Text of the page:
How it Can Take a Year to Sell Rental Homes in Midtown

selling rental homes in Midtown

Hiring a top Midtown agent is the fastest way to sell rental homes in Midtown.

Once upon a time in a faraway land called the Sacramento Pocket, I sold a rental home that was tenant occupied, and the tenant was extremely cooperative about showings, the home was immaculate, and it sold at top of the market. If I had any children that would have produced grandchildren, this is the bedtime story I would tell them because it is true — yet unbelievable because it so rarely happens. Still, it doesn’t stop me from selling rental homes where tenants reside.

I explain to my sellers that they could be losing a lot of money by leaving tenants in the home while the home is for sale. I know my voice often falls on deaf ears because sellers are more concerned about making the mortgage payment from the tenant’s rental payments, which is understandable. They worry that it could sit vacant forever, which of course it won’t, and they’ll go bankrupt making payments with nothing coming in to offset. Nope, it’s easier for them to leave the tenant in place, even though it might cost them more in the long run.

Take, for example, the effort I recently expended to sell rental homes in Midtown Sacramento — two homes on one lot — which closed last week. After my first inspection, I had initially suggested to the seller that he should evict the tenants, but when he refused, well, nature took its course. First, it’s no picnic to have agents calling and knocking on your door and, in this hot seller’s market in Sacramento, that’s what happens. One tenant was so upset with the showings that she put a sign on her door warning visitors in a threatening manner, let’s just say, to stay away. The other grew tired of the constant parade of buyers kicking her stuff all over the floor.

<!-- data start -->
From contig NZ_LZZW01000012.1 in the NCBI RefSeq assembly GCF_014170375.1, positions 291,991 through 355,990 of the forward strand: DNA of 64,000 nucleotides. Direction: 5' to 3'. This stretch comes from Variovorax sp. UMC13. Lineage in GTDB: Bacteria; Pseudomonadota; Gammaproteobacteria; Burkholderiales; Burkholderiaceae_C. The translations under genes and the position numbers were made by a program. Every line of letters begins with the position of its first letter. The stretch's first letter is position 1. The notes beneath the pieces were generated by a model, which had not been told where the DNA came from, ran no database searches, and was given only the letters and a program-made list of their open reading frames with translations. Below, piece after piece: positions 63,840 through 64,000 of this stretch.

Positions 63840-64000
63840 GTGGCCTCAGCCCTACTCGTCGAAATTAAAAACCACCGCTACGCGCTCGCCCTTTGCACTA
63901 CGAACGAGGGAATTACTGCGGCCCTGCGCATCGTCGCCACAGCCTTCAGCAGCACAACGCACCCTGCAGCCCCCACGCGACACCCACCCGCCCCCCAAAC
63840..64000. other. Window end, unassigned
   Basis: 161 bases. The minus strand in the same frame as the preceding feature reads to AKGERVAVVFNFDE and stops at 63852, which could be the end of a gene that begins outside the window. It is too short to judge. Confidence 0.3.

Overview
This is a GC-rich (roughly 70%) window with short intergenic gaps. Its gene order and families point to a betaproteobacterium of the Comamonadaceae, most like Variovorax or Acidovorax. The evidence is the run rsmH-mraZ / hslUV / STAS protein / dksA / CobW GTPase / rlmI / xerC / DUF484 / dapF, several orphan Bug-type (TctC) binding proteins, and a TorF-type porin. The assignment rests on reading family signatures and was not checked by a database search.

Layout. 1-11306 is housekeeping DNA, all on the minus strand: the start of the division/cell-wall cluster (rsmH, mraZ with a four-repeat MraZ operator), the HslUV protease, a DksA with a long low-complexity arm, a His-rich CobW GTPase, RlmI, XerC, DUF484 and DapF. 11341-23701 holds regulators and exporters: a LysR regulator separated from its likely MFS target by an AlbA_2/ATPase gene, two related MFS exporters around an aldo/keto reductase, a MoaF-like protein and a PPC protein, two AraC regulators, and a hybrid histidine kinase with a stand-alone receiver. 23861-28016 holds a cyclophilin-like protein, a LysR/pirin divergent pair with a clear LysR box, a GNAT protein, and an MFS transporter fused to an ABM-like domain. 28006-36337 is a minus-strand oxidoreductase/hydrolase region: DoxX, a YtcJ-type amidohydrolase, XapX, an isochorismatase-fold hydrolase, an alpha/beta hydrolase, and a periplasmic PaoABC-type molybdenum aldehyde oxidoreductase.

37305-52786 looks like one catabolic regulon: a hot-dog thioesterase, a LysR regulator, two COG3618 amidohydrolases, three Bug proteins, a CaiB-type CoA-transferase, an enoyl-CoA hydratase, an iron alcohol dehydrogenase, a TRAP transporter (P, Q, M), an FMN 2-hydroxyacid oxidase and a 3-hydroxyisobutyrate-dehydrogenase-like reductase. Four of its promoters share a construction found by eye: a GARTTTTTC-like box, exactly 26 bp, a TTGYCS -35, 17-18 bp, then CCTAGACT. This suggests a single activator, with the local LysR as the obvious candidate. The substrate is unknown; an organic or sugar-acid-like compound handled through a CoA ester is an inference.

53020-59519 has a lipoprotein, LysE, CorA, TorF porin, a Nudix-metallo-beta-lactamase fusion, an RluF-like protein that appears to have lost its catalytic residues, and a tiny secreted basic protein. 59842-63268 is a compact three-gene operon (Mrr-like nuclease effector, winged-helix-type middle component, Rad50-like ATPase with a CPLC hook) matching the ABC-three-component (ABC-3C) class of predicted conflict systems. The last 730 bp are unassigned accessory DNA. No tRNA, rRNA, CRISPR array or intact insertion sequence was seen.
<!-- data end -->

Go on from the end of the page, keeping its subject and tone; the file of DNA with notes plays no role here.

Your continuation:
During the first four months of trying to sell these rental homes in Midtown, the only types of offers we received were lowballs, reflective of the way the home showed with occupants, and we just stopped showing the back house. Four months of open houses, blasting the listing everywhere online, tweaking the photographs, begging agents at my Midtown office to show the home, and fielding calls from prospective buyers — some doing yoga in McKinley Park, others driving by, the bulk scouting homes online — nada.

Then, lo and behold, the dark clouds lifted, the skies opened up, and the tenants abruptly moved out. Almost immediately, we received a full-price offer from a qualified buyer. Unfortunately, that buyer walked away after inspections: older homes often have issues that can frighten the unsuspecting. But within a few days, we received another full-price offer from a qualified buyer who closed escrow with minimum negotiations because we conditioned the sale.

In retrospect, the seller had listed with a cheaper agent last year, a family friend, he had explained. We had talked a year ago but he wanted to “save” 1% of the commission (typical wrong thinking), so he listed with her. Nothing happened during her 5 1/2 months of the listing, I heard. That’s when he hired this veteran, full-service Midtown agent. I imagine he regretted later not following my advice in the beginning and not hiring me to start with, but he’s also grateful I performed. No matter how long it takes, I do not abandon my sellers, and I make it work. Most sales today are not easy.

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